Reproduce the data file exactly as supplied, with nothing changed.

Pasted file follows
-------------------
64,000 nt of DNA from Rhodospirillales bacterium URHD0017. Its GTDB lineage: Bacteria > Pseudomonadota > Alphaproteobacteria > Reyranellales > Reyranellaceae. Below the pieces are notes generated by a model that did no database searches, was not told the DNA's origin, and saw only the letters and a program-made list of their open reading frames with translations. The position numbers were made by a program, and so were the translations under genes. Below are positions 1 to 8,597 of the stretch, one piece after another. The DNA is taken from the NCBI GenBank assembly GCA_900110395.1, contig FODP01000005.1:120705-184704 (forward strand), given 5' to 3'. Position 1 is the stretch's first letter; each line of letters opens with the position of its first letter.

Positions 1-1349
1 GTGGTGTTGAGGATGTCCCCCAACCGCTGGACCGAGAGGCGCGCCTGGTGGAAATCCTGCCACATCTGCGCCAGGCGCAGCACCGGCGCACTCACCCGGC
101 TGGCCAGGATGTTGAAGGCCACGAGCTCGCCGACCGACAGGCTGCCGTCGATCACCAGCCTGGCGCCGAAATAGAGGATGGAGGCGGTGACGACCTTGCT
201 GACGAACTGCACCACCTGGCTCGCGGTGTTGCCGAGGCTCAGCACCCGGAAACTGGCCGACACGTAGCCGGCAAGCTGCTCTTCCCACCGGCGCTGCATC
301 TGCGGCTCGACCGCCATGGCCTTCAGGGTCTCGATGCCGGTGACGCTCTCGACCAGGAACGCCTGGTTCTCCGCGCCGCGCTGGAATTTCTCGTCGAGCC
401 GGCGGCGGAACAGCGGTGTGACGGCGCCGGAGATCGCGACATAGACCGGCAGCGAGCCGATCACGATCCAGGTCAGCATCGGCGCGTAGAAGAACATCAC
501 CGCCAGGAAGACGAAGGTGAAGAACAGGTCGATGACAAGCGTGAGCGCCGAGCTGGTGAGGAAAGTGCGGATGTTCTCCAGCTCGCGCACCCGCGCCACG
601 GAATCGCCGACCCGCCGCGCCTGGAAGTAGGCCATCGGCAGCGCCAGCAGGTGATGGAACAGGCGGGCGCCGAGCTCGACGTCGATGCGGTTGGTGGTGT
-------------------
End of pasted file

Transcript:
64,000 nt of DNA from Rhodospirillales bacterium URHD0017. Its GTDB lineage: Bacteria > Pseudomonadota > Alphaproteobacteria > Reyranellales > Reyranellaceae. Below the pieces are notes generated by a model that did no database searches, was not told the DNA's origin, and saw only the letters and a program-made list of their open reading frames with translations. The position numbers were made by a program, and so were the translations under genes. Below are positions 1 to 8,597 of the stretch, one piece after another. The DNA is taken from the NCBI GenBank assembly GCA_900110395.1, contig FODP01000005.1:120705-184704 (forward strand), given 5' to 3'. Position 1 is the stretch's first letter; each line of letters opens with the position of its first letter.

Positions 1-1349
1 GTGGTGTTGAGGATGTCCCCCAACCGCTGGACCGAGAGGCGCGCCTGGTGGAAATCCTGCCACATCTGCGCCAGGCGCAGCACCGGCGCACTCACCCGGC
101 TGGCCAGGATGTTGAAGGCCACGAGCTCGCCGACCGACAGGCTGCCGTCGATCACCAGCCTGGCGCCGAAATAGAGGATGGAGGCGGTGACGACCTTGCT
201 GACGAACTGCACCACCTGGCTCGCGGTGTTGCCGAGGCTCAGCACCCGGAAACTGGCCGACACGTAGCCGGCAAGCTGCTCTTCCCACCGGCGCTGCATC
301 TGCGGCTCGACCGCCATGGCCTTCAGGGTCTCGATGCCGGTGACGCTCTCGACCAGGAACGCCTGGTTCTCCGCGCCGCGCTGGAATTTCTCGTCGAGCC
401 GGCGGCGGAACAGCGGTGTGACGGCGCCGGAGATCGCGACATAGACCGGCAGCGAGCCGATCACGATCCAGGTCAGCATCGGCGCGTAGAAGAACATCAC
501 CGCCAGGAAGACGAAGGTGAAGAACAGGTCGATGACAAGCGTGAGCGCCGAGCTGGTGAGGAAAGTGCGGATGTTCTCCAGCTCGCGCACCCGCGCCACG
601 GAATCGCCGACCCGCCGCGCCTGGAAGTAGGCCATCGGCAGCGCCAGCAGGTGATGGAACAGGCGGGCGCCGAGCTCGACGTCGATGCGGTTGGTGGTGT